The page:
Subject: Re: patents and web services
From: "David H. Lynch Jr." <dhlii@dlasys.net>
Date: Wed, 07 Jun 2006 13:34:00 -0400

Stephen J. Turnbull wrote:
> Precisely.  Patents are not intended to be a reward for discovering
> answers to engineering problems.  Any troglodyte with a mail-order BS
> in engineering can do that.  Patents are a reward for answering the
> question, "Why would anybody think they need this?"
>
> The implementation is very inaccurate, which makes patents a very
> expensive device to accompish such reqards.
>   
    So patents are about marketing not inventing ?
    I would agree that the reward (to the patent holder) of a patent is
proportional to marketplace success.
    But the purported purpose is "the advancement of the useful arts"
which to me sounds alot like the the public benefits of solving
engineering problems.

    Your view of talented professionals is fairly dim. One of the
strongest arguments that patentable solutions are "invented" as opposed
to "discovered" is that it is supposed to require both a high degree of
incite and a great deal of skill to come up with a patentable solution.
My experience is that all professions are made up of a high percentage
of  troglodyte's most of whom are marginally capable of meeting the
mundane requirements for their profession much less actually conceiving
of a truly innovative solution to anything.

>     simo> Same level of bogus assumptions you do, you seem to assume
>     simo> that a Company would like to share a secret without taking a
>     simo> very big advantage out of doing that.
>
> No such assumption is necessary for patents to be socially beneficial
> (it's also unlikely to be sufficient for software patents).  It is of
> course necessary to ensure that the privileges that hackers have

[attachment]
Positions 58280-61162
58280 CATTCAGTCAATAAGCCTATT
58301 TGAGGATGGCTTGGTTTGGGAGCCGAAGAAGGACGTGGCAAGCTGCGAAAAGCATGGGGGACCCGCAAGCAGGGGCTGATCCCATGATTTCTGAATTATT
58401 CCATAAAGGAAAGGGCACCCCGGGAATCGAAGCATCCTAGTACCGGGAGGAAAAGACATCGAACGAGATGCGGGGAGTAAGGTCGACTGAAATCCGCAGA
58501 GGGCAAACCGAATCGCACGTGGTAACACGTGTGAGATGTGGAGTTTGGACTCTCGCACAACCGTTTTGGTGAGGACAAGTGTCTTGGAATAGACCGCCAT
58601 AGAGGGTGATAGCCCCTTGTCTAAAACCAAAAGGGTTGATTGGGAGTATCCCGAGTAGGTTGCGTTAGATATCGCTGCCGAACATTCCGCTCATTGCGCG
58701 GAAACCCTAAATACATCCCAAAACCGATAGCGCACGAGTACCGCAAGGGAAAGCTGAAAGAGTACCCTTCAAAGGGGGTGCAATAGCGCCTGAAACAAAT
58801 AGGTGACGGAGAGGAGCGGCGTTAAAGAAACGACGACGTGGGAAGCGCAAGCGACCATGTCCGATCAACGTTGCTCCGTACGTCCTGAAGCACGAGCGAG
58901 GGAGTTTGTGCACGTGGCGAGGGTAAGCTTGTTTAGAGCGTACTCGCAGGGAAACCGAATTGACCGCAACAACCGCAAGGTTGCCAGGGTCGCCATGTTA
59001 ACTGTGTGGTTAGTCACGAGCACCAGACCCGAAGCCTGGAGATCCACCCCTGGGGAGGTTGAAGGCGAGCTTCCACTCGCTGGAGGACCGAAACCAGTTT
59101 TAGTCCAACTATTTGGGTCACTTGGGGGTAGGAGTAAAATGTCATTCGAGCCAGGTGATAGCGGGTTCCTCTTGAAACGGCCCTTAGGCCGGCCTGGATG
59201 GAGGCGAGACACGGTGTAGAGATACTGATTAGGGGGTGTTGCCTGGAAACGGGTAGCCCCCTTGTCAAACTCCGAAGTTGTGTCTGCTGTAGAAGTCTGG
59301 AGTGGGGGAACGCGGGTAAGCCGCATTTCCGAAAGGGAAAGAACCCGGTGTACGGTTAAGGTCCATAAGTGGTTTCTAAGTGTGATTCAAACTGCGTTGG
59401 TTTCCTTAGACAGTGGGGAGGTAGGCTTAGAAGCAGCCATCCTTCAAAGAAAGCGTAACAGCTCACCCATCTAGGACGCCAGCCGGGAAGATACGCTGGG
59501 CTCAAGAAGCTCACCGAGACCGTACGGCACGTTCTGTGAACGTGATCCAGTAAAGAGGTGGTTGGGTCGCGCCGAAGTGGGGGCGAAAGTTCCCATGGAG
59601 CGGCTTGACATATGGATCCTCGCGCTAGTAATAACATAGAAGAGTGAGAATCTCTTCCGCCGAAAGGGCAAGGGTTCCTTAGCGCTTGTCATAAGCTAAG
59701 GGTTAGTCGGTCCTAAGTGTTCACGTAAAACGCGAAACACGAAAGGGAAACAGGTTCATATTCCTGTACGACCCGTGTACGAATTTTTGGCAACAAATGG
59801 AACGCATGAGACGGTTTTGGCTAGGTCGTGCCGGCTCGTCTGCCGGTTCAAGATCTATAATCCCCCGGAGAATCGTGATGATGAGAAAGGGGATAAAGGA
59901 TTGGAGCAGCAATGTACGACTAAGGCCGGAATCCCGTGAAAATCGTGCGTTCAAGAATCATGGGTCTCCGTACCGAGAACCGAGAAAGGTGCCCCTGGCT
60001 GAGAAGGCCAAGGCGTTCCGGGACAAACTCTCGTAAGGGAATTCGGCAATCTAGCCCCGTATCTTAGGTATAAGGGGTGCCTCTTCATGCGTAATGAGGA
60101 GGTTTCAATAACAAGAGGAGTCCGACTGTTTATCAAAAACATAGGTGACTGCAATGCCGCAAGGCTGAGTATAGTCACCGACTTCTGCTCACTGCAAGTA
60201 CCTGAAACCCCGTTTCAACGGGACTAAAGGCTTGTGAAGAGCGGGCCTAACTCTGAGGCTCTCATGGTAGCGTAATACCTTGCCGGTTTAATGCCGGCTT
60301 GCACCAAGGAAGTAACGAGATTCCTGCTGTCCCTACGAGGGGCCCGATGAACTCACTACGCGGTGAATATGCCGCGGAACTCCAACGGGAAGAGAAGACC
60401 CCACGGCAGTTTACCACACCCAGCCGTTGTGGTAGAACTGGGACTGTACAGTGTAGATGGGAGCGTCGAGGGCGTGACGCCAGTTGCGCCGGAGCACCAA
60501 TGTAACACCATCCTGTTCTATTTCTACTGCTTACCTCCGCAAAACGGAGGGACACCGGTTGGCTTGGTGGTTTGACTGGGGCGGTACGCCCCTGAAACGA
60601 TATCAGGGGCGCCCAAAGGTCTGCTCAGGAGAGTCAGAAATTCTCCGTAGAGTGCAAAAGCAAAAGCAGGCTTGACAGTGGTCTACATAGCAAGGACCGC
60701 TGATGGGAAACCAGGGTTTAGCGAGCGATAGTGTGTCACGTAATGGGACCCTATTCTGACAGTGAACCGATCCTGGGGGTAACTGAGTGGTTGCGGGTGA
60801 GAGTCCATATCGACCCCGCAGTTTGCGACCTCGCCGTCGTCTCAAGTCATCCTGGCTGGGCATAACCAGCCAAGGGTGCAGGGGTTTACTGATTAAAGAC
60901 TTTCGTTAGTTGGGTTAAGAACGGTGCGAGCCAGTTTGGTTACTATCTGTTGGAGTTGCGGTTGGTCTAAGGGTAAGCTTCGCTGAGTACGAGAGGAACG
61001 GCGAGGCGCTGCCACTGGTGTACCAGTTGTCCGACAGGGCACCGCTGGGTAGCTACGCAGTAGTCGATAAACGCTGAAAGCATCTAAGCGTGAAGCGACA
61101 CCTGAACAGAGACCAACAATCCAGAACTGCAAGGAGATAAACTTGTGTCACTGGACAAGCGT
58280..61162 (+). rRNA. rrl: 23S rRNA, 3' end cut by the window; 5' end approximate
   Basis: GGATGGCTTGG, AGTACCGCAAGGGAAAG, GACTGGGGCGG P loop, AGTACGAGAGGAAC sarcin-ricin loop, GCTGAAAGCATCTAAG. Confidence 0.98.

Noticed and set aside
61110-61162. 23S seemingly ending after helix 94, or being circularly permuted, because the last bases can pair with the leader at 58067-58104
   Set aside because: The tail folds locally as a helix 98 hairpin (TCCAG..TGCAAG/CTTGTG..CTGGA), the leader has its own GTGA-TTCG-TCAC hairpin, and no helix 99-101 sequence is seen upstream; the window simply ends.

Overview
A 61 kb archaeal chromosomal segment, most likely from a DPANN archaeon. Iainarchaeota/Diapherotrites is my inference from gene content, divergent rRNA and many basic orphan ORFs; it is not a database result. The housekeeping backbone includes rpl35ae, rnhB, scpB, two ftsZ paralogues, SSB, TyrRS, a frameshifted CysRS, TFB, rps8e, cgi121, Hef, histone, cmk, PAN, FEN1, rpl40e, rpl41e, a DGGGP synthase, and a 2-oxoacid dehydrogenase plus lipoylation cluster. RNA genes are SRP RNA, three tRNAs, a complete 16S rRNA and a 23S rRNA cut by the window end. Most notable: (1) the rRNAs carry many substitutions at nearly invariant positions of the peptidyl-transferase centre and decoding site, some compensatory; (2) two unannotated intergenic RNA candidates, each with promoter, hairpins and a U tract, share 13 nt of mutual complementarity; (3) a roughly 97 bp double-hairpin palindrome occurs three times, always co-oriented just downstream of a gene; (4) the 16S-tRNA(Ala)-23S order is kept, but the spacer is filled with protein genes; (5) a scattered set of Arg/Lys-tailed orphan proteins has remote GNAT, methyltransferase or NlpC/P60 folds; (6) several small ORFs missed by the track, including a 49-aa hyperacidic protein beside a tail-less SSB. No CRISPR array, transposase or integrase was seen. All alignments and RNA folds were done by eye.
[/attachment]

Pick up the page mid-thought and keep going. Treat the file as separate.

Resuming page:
> enjoyed to date are maintained.
>   
    Once again, why are patents socially beneficial ? That is a
fundamental underlying presumption to this whole discussion.
   
    At a purely practical level there seems to be building evidence that
patents are much more societally expensive than we previously presumed.
    I think at the core of the anti-software patent argument is the
intuitive belief of software developers that software development is not
practical within the patent model.
   
    But more fundimentally, there is atleast some evidence that patents
do not produce the societal benefits they were created to accomplish.
That they do not actually foster innovation.
    And that in many instances they reduce innovation.

    If patents are such an obvious societal good, then it should be
fairly easy to prove benefits beyond assertions that the benefits are
known and obvious.
   

 
   



-- 
Dave Lynch 					  	    DLA Systems
Software Development:  				         Embedded Linux
717.627.3770 	       dhlii@dlasys.net 	  http://www.dlasys.net
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Over 25 years' experience in platforms, languages, and technologies too numerous to
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"Any intelligent fool can make things bigger and more complex... It takes a touch of
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